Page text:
Recently, I posted a column by Heleen Mees of Project Syndicate called "Does Europe Have a Leisure Trap?" The column claims that the difference between work hours for women in Europe and the U.S. is due to higher tax rates in Europe needed to support the welfare state. Greg Mankiw supported the claims in the Mees column and followed up today with tax rates in the Europe and U.S.:
Tax Rates Around the World, by Greg Mankiw: In a previous post, I suggested that the women in Europe may work less in the market and more at home because of higher tax rates. After reading some of the comments, I thought that blog readers might like to see some data on tax rates.
Here are the marginal tax rates as estimated by Ed Prescott for the 1990s:
United Kingdom .44
United States .40
These figures include both income taxes and consumption taxes, such as the VAT. Both types of tax distort the consumption-leisure tradeoff (and the tradeoff between market work and home work).
If a person earns a dollar in the marketplace, she gets to consume 60 cents of goods and services in the United States, but only 41 cents in Germany and France, and 36 cents in Italy. These are large differences in incentives to work.
That's interesting, but I hope he will take the next step and show that the tax rates actually affect labor supply. I assume such papers exist or Greg wouldn't have made this claim, but I am unaware of the papers he has in mind and would like to take a look at them. The work I am aware of, e.g. work by two of Mankiw's colleagues at Harvard discussed a year ago by Paul Krugman in a column called "French Family Values," is not supportive of the assertion that tax rates matter:
I've been looking at a new study of international differences in working hours by Alberto Alesina and Edward Glaeser, at Harvard, and Bruce Sacerdote, at Dartmouth. The study's main point is that differences in government regulations, rather than culture (or taxes), explain why Europeans work less than Americans.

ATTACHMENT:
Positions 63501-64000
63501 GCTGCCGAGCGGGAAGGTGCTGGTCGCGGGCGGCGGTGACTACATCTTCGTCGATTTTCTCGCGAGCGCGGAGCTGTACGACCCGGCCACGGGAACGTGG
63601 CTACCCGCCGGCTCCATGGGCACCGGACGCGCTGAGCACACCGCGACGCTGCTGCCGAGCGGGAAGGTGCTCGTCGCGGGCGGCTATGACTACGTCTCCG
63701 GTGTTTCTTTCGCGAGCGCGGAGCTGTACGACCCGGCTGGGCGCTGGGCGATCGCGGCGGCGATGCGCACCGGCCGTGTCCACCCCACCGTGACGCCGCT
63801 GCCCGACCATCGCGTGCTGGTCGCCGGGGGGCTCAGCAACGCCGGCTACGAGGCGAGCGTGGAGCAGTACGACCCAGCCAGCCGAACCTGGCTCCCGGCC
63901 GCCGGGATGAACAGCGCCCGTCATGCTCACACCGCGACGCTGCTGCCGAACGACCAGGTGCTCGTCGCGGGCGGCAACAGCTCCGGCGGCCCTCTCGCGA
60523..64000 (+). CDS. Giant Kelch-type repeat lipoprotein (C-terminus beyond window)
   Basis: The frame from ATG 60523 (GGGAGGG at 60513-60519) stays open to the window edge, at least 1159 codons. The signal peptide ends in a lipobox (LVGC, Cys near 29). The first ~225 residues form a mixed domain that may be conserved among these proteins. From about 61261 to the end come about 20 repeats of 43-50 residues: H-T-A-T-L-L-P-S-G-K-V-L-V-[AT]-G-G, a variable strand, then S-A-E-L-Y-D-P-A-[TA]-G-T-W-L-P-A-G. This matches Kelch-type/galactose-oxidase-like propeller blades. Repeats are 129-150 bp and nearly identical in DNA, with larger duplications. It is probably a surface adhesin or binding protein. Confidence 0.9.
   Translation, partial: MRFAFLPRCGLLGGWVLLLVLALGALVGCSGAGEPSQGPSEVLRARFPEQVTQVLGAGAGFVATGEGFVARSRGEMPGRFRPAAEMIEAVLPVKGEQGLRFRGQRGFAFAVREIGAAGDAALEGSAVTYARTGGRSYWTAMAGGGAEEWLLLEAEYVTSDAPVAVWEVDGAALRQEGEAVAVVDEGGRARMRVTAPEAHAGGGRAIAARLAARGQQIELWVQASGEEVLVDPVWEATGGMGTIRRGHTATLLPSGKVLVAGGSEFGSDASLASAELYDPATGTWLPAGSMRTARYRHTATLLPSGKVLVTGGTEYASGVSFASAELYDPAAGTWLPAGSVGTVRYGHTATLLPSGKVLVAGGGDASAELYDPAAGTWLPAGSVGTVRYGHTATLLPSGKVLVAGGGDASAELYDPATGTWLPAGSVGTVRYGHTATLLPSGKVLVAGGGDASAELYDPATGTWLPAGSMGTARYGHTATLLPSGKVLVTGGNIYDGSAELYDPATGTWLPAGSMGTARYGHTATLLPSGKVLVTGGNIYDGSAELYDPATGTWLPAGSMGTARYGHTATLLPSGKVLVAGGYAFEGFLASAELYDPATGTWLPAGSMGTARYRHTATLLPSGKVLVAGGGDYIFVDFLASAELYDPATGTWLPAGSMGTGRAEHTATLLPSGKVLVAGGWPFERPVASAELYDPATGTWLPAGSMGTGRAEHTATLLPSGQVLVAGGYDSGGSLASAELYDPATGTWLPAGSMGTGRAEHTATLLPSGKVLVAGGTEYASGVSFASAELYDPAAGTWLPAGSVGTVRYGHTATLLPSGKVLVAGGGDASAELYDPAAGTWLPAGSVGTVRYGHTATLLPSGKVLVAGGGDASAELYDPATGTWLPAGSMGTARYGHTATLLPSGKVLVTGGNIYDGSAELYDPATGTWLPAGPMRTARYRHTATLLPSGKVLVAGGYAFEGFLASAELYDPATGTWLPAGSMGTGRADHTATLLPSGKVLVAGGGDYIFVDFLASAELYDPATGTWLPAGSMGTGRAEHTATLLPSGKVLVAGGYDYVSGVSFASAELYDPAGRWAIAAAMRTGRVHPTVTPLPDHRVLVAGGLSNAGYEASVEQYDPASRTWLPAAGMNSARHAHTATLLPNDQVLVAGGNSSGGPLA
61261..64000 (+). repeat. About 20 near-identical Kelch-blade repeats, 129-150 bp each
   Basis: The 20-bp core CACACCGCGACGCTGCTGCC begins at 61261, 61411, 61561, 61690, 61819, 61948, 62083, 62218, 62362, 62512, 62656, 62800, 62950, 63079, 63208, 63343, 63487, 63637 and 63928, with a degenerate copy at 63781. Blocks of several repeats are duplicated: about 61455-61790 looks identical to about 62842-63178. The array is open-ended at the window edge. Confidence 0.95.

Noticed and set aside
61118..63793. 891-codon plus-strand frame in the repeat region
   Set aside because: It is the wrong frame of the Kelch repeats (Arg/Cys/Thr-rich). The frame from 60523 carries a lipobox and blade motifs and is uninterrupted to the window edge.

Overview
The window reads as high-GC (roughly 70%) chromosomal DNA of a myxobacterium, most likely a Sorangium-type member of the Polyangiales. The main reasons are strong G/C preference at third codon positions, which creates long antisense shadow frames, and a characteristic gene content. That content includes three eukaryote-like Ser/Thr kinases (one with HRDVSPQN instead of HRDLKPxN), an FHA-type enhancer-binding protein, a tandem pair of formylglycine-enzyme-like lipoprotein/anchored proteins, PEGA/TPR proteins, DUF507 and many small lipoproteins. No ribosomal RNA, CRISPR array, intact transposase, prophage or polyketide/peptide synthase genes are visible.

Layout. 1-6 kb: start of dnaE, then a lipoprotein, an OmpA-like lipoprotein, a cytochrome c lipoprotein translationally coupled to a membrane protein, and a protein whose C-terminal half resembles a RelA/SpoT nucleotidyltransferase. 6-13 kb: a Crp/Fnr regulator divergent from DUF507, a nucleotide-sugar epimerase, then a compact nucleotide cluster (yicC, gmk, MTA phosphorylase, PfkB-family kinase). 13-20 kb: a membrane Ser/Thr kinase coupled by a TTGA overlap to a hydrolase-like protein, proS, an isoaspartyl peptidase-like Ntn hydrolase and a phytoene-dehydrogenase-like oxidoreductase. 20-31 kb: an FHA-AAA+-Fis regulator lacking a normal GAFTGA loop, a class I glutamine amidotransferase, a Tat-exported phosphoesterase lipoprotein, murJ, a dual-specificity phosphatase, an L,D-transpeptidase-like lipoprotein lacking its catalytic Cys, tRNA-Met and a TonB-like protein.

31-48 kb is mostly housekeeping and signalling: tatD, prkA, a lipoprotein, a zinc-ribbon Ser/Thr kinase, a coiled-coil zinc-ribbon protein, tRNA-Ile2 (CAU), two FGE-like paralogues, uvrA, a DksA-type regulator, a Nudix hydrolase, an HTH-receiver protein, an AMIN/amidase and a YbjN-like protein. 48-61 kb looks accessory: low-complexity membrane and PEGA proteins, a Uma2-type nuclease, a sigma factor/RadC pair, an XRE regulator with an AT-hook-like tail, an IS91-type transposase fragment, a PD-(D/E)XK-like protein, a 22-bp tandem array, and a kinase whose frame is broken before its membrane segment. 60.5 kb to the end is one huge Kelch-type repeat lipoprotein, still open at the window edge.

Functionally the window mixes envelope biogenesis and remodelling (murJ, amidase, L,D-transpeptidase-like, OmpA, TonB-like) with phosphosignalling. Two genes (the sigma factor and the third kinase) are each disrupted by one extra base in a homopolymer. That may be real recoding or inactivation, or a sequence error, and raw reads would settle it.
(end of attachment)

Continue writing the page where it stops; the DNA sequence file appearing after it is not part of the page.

But the study also suggests that in this case, government regulations actually allow people to make a desirable tradeoff -- to modestly lower income in return for more time with friends and family -- the kind of deal an individual would find hard to negotiate. The authors write: ''It is hard to obtain more vacation for yourself from your employer and even harder, if you do, to coordinate with all your friends to get the same deal and go on vacation together.''
And they even offer some statistical evidence that working fewer hours makes Europeans happier, despite the loss of potential income.
It's not a definitive result, and as they note, the whole subject is ''politically charged.'' But let me make an observation: some of that political charge seems to have the wrong sign.
American conservatives despise European welfare states like France. Yet many of them stress the importance of ''family values.'' And whatever else you may say about French economic policies, they seem extremely supportive of the family as an institution. Senator Rick Santorum, are you reading this?
So, apparently the extra 19 cents per dollar French workers pay buys them something valuable, something more than worth the difference in taxes. Also, as noted on the original post on this, the 2003 paper is "Women in the Labour Force: How Well is Europe Doing?," by Christopher Pissarides, Pietro Garibaldi, Claudia Olivetti, Barbara Petrongolo and Etienne Wasmer does not support the hypothesis either (e.g the paper says "[W]ith some important exceptions, e.g., in the provision of subsidised child care, there are no clearcut correlations between female employment rates and measurable features of the welfare state. ..." contrary to the claims in the Mees project Syndicate article).